The Program in Quantitative and Computational Biology is offered by the Lewis-Sigler Institute for Integrative Genomics and its affiliated departments. It is designed for students with a strong interest in multidisciplinary and systems-level approaches to understanding molecular, cellular, and organismal behavior. The curriculum introduces students to experimental and analytic techniques for acquisition of large-scale quantitative observations, and the interpretation of such data in the context of appropriate models. Strong emphasis is placed on using global genome-wide measurements (e.g., microarray gene expression, sequence, phenotype) to understand physiological and evolutionary processes.
Examples of ongoing research include organizational principles of metabolic networks, quantitative modeling of cell-biological processes, mapping the genetic basis of complex bacterial behavior, comparative genomics analysis of regulatory networks, the genetic basis of quantitative phenotypic variation, and genomic plasticity and mechanisms of phenotypic adaptation.
At the core of the curriculum is independent research initiated in the fall of junior year, in which students participate in the design, execution, and analysis of experiments in a host laboratory of their choice. The required courses provide a strong background in modern methodologies in data analysis, interpretation, and modeling. A certificate in quantitative and computational biology is awarded to students who successfully complete the program requirements.
Admission to the Program
Students are admitted to the program after they have chosen a concentration and consulted with the program committee, or the Director of the program, in May of their sophomore year. Although students are encouraged to find a lab on their own, the program committee will, if necessary, assist students in selecting a laboratory for their junior independent and senior thesis work. Students must have identified a lab and research project by the first day of their junior year fall semester. Admission requires the completion of prerequisites listed below. Electives are chosen in consultation with the adviser.
Prerequisites (which are to be completed by the end of the second year)
There are two possible tracks for entry into the QCB certificate program:
1. Integrated Science ISC 231-234
2. All of the following courses:
• COS 126 or higher
• MOL 214
• PHY 103-104 or PHY 103-108 or the equivalent by permission of the Director
• CHM 201-202 or the equivalent by permission of the Director
• One 200-level math course (or higher) - OR - one semester of statistics: SML 201, ORF 245, MOL/EEB 355 or higher (but not PSY 251)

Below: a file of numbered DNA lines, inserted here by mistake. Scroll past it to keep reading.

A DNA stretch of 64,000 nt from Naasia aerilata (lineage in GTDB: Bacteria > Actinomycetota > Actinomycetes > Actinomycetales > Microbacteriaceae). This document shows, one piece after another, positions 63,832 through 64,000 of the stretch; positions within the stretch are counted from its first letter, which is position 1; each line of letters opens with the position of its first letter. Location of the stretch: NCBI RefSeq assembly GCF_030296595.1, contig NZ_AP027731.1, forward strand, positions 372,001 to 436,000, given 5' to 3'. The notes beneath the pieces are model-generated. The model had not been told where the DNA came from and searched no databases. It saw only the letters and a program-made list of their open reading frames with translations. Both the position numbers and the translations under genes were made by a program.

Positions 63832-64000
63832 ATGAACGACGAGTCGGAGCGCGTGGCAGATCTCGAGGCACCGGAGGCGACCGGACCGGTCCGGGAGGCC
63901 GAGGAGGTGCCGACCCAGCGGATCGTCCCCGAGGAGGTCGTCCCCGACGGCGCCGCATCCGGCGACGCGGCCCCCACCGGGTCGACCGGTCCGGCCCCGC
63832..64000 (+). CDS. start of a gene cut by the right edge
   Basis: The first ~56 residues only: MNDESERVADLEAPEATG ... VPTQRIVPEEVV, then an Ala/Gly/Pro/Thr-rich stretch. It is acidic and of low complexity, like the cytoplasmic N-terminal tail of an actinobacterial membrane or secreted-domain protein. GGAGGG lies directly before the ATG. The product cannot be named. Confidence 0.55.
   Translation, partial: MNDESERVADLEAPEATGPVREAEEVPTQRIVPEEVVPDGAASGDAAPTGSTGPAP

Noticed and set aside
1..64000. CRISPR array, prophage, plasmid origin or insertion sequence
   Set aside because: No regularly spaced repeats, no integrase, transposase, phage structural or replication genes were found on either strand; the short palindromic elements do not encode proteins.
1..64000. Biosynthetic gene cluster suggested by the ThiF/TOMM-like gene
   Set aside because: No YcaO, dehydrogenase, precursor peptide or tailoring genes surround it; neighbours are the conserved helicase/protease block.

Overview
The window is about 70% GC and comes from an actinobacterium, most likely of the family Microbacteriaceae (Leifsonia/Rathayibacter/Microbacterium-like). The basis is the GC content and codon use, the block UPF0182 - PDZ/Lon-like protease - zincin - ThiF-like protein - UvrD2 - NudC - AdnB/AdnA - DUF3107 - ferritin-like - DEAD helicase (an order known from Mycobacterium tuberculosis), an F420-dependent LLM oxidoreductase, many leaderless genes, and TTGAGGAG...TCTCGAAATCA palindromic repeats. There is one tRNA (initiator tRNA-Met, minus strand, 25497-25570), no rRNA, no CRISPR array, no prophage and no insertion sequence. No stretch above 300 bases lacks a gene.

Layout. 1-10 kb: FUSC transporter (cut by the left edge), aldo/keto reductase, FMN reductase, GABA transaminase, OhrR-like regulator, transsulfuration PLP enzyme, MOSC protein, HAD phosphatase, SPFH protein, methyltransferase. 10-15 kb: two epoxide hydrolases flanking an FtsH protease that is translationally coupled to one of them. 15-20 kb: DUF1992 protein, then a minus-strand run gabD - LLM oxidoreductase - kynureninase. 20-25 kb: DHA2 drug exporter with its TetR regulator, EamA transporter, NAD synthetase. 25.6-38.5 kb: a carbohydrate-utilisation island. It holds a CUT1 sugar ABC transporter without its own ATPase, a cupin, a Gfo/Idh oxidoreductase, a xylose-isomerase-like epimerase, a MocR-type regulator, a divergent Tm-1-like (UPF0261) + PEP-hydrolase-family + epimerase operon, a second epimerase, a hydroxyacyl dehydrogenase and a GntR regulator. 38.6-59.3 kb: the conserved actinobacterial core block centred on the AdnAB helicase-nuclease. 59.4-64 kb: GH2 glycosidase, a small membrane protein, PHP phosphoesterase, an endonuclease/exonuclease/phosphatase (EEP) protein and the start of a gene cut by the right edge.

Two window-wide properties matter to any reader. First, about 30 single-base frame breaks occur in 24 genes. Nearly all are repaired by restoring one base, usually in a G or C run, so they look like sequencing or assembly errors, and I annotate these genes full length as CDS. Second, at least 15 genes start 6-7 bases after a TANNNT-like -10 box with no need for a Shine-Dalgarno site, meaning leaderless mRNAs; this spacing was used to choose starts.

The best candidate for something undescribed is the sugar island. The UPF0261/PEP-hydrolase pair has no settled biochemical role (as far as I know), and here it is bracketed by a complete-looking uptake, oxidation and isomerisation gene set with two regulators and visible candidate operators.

Please note that students can use their AP credits for the PHY and CHM requirements as per the university's Reference Table for AP Credit.
• AP 5 on Parts I and II of Physics C gives equivalency for PHY 103-104
• AP 4 on Chemistry gives equivalency for CHM 201 (but not CHM 202)
• AP 5 on Chemistry gives equivalency for CHM 201-202
Program of Study
1. QCB 302: Research Topics in QCB (taken in the fall of sophomore or junior year)
2. Three electives from the course list below (Additional courses may be taken as electives with approval from the Director):
- CBE 433 Mechanics/Dynamics of Soft Living Matter
- CBE 440 The Physical Basis of Human Disease
- CBE 447/GHP 447 Metabolic Engineering
- CHM 440 Drug Discovery in the Genomics Era
- CHM 541/QCB 541 Chemical Biology II
- COS 343 Algorithms for Computational Biology
- EEB 324 Theoretical Ecology
- EEB 325 Mathematical Modeling in Biology and Medicine
- ENV 302/EEB 302 Practical Models for Environmental Systems
- GEO 523 / CEE 572 Geomicrobiology
- ISC 326 Human Genomics: Past, Present, Future
- MAE 344/MAE 566 Biomechanics and Biomaterials: From Cells to Organisms
- MAT/APC 321 Numerical Methods
- MAT 586/APC 511/MOL 511/QCB 513 Computational Methods in Cryo-Electron Microscopy
- NEU 314 Mathematical Tools for Neuroscience
- NEU 437 / MOL 437 / PSY 437 Computational Neuroscience
- PHY 209 Computational Physics Seminar
- PHY 412 Biological Physics
- QCB 408/508 Foundations of Applied Statistics and Data Science (with Applications in Biology)
- QCB 455/COS 551 Introduction to Genomics and Computational Molecular Biology
- QCB 490 Molecular Mechanisms of Longevity: The Genetics, Genomics, and Cell Biology of Aging
- QCB 505 Topics in Biophysics and Quantitative Biology: Statistical Mechanics for Real Biological Networks
- QCB 511 Modeling Tools for Cell and Developmental Biology
- QCB 515 Method and Logic in Quantitative Biology
3. Junior and senior independent work must have significant overlap with areas in quantitative and computational biology.
A minimum of a B average in program courses and junior and senior independent work is required for successful completion of the program. Program courses cannot be taken Pass/D/Fail.
Applications for program admission, including the Research Lab form, must be submitted by May 31 of sophomore year and should include the following information: prerequisite courses, plans for courses in the junior and senior years, and independent work plans. Admission decisions are made by June 30.
Certificate of Proficiency
Students who fulfill the requirements of the program receive a certificate of proficiency in quantitative and computational biology upon graduation. Students who pursue a certificate in quantitative and computational biology may not also receive a certificate in biophysics.